It should be noted that no success of his came via luck. It involved tenacity, determination, and years of all kinds of therapy for a five-year-old who, when asked by a doctor, could not say his own name. Whose severe sensory issues precluded going to the grocery store and any other public place because this was a time when no one thought to suggest wearing noise-cancelling headphones. Instead, he shrieked and bolted. The list of his challenges, past and present, is long.

But now the guy safely rides his bike everywhere, up to twenty miles away and back. He handles its maintenance himself. He pushed his bike with its bike trailer attached all the way up a 3600-foot mountain because he was training to climb a 9500-foot one. (And with the accompaniment of my amazing, wildland firefighter sister, he succeeded.)

He takes good care of his cat. He likes to vacuum (read here why this is huge). He refers to his autism as his “difference,” and he has begun to ask me for dating advice and ways to meet “young ladies” who would understand and accept him.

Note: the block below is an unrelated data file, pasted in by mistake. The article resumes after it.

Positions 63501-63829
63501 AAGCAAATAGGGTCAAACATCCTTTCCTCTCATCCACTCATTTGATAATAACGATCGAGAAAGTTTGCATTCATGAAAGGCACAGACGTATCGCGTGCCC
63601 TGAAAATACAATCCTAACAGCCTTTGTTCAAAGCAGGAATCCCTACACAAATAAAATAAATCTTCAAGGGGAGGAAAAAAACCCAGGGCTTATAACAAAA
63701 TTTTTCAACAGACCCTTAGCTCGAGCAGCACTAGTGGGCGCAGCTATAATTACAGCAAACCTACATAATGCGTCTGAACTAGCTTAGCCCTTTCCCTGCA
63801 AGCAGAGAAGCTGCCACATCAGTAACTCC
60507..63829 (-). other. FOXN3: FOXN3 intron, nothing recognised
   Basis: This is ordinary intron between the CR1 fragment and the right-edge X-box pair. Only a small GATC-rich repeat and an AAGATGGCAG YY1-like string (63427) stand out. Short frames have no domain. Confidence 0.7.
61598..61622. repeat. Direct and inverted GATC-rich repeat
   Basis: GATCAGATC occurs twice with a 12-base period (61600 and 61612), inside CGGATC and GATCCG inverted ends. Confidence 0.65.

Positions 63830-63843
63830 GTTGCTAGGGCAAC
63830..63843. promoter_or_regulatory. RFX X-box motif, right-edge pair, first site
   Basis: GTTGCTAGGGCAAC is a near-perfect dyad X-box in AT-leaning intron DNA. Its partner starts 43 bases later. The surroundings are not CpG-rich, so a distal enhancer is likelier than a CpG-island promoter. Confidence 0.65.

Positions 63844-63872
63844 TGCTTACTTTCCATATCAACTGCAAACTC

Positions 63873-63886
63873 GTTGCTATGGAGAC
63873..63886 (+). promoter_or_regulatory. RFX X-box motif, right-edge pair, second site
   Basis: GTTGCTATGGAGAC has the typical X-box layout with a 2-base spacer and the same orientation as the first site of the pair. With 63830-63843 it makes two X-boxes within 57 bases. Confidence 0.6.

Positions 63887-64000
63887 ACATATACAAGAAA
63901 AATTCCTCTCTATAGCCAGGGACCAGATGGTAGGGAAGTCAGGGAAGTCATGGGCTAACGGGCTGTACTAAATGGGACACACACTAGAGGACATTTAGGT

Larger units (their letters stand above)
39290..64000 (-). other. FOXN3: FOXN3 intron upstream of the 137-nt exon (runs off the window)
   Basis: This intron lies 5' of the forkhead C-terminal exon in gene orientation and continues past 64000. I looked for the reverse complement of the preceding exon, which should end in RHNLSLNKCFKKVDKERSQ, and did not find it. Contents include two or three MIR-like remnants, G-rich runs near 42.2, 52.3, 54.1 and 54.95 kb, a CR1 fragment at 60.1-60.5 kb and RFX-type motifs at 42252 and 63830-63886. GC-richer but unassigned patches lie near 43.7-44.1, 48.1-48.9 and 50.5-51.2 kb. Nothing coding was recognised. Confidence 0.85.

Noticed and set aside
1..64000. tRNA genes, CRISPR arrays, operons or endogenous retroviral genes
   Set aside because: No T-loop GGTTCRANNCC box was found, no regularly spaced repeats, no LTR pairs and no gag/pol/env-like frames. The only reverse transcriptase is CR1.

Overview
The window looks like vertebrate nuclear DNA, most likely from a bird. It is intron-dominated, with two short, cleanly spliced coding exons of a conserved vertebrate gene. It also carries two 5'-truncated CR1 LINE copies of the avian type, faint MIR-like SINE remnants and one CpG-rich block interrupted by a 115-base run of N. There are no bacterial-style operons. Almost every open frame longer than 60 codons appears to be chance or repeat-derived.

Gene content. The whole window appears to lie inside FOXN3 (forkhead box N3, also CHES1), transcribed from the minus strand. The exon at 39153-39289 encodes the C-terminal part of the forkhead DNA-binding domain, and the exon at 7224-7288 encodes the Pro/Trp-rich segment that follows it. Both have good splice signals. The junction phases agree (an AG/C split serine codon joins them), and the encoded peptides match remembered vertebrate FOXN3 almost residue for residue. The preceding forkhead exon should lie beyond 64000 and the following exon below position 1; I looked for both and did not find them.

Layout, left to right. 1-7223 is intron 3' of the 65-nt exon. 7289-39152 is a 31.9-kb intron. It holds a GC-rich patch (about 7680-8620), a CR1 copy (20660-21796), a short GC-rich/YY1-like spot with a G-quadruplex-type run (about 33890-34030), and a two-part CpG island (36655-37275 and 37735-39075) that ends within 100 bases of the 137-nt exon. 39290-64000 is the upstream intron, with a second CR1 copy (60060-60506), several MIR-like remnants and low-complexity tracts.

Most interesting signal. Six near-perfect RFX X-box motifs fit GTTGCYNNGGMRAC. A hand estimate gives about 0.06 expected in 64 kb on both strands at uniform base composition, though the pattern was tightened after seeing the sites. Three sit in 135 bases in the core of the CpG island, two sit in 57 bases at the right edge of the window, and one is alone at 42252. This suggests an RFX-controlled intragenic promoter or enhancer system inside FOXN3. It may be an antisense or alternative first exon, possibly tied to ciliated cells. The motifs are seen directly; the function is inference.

Most importantly, he comes and goes as he pleases. Yes, you read that correctly. He comes and goes as he pleases, and I feel okay about that. I’m no longer frantic at the thought of him out alone in the community. Yes, sometimes I worry – he is vulnerable socially (being taken advantage of) and physically (bike riding in a city – or on a mountain). But from his own apartment he comes and goes as he pleases and I’m not wringing my hands all day long.

I don’t know which is more significant.

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He calls them “The Three” – his wallet, keys, and phone. He got tired of hearing me list all three items individually, having to say Yes, yes, yes to each separate inquiry, and he came up with a collective term. So now when I pick him up to come and spend the night at the house or to leave for some other activity, as we head for the door I ask, “Do you have The Three?” And he says Yes, only once, and then we go about the rest of our day, truly blessed, well aware of what The Three symbolize for both of us.

The Unwelcome Presence of Epilepsy